“My daughter, Miranda Holsapple, took the cover picture, she even managed to get the Mystery Machine (from Scooby-Doo!) in the back of the picture, so that was nice. My son, Webb Holsapple, took the inside photo [of Holsapple in the helmet].”

Game Day is named after the opening track “Game Day,” which is a really great song. Holsapple talked a little about it: “It’s not glory days, it’s game day right now. There’s questioning going on: am I up for this? Do I have the stamina and the interest?“

“And after hanging around with the Hootie guys for 25 years the sports metaphor is always present somewhere. (laughs) Even though I don’t have a sports gene in my body, I thought it was apropos. It is Game Day. I want to go out and play, I honestly, in the face of people with worldwide success, I am hoping that just a few fans will come out and listen.”

“It’s an odd sounding record but I get the feeling that it’s something different. And the style feels like putting on an old pair of jeans.”

On the album, Holsapple tells long stories, lyrically. “I don’t have an editor,” he laughs, “but I also am used to writing articles. So I am trying to find unique ways to say things. For example the song “Commonplace” is a sardonic thank you note to a girlfriend I had in college.  She was abusive to me and I tried to seek help in an abused women’s clinic and they basically laughed and didn’t help me. I have read that she had recently parted ways with the person she was with after me. I haven’t been in touch with her since we were in Chapel Hill in the mid 1970s but I just thought, everything she thought I couldn’t do, I ultimately did. She thought being a musician was a subhuman tendency.   She had me quit playing, say goodbye to my musician friends and get into elementary education, and I couldn’t do it. But when you’re young and in love, you can do some incredibly stupid things.   But there was enough pain and sorrow that I was able to use for at least a couple of the dBs records. You know, so I thought this song could be a thank you note for that.”


“Lyrics to me are the hardest part of writing a song. Music, I got, although I’m also not going to be the guy who’s going to do the same 4 chords everybody has been doing for the past few decades, you know the “1-minor6-4-5” thing. I like to make the chord changes be smart. My 10 year old and I have been listening to Arthur by the Kinks, and what a perfect example of great songwriting that album is, with its little twists and things, and little parts that’ll come in. And in “Mr. Churchill Says,” the air raid sirens come on in the middle of the thing, this is neat to me. I like to make an interesting song. I’m less interested in making a popular song.“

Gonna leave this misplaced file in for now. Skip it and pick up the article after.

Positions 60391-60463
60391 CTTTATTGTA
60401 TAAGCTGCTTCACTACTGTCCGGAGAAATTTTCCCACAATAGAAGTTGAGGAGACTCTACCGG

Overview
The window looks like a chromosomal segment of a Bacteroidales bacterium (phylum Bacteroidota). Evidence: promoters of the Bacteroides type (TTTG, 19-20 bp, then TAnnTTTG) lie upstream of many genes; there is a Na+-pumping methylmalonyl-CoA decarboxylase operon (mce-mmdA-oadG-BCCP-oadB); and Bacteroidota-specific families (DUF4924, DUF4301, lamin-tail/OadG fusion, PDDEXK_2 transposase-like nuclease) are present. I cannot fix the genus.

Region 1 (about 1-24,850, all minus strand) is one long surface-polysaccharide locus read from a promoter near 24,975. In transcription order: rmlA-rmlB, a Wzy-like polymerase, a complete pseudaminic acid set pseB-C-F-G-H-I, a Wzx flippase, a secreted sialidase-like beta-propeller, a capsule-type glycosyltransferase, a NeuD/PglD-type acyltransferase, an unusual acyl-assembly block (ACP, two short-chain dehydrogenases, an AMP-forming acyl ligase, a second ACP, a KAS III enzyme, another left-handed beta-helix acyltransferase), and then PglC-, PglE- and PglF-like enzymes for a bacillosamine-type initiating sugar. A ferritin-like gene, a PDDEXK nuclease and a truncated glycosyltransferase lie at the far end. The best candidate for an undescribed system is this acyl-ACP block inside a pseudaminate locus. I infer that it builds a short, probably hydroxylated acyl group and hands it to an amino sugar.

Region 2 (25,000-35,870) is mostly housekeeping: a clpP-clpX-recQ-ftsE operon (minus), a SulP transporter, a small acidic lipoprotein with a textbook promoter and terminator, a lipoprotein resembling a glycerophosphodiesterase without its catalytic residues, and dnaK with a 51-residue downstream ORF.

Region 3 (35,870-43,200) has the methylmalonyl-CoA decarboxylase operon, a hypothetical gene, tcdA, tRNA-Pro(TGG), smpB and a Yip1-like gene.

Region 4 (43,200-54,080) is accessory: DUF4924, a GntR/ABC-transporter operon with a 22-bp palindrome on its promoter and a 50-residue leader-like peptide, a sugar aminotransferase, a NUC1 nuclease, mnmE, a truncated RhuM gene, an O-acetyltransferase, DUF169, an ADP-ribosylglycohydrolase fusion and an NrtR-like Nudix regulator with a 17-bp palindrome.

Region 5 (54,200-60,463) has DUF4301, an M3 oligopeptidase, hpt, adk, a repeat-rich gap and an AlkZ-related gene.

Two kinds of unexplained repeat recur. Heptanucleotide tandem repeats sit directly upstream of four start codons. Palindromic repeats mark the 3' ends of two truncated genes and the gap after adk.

He gave an analogy for musical songwriting: “It’s like when I was a kid and I’d make model cars, and then I would take them apart and put the pieces in a box, so by the time my family moved out I had a huge moving box full of car parts and not very many cars.   But I could put together cars out of those parts, and I did that and I’d admire them for awhile and it’s sort of the same way with the parts of songs.   I might desperately need a bridge, and I’ve got an old bridge sitting around that’s still pretty stable — I can just use this.   I’m the conservator of these parts, and I feel I am supposed to do things with them. I’m supposed to assemble them or leave them alone, and I’m supposed to have the good sense and ability to tell whether something is working or whether it’s not.

“I look at songs I’ve written over the years and that have shown up on albums. And I think they were immediate and great from the get-go. “Amplifier” for the dBs is one of those, that all came to me on a walk down Broadway from 38th Street to where I was living on 2nd street, and just going straight down Broadway. And it was at a walking tempo, and it just all started flowing out, and I didn’t have a pencil so I wrote it all down when I got there. And it came to me part and parcel, all together.”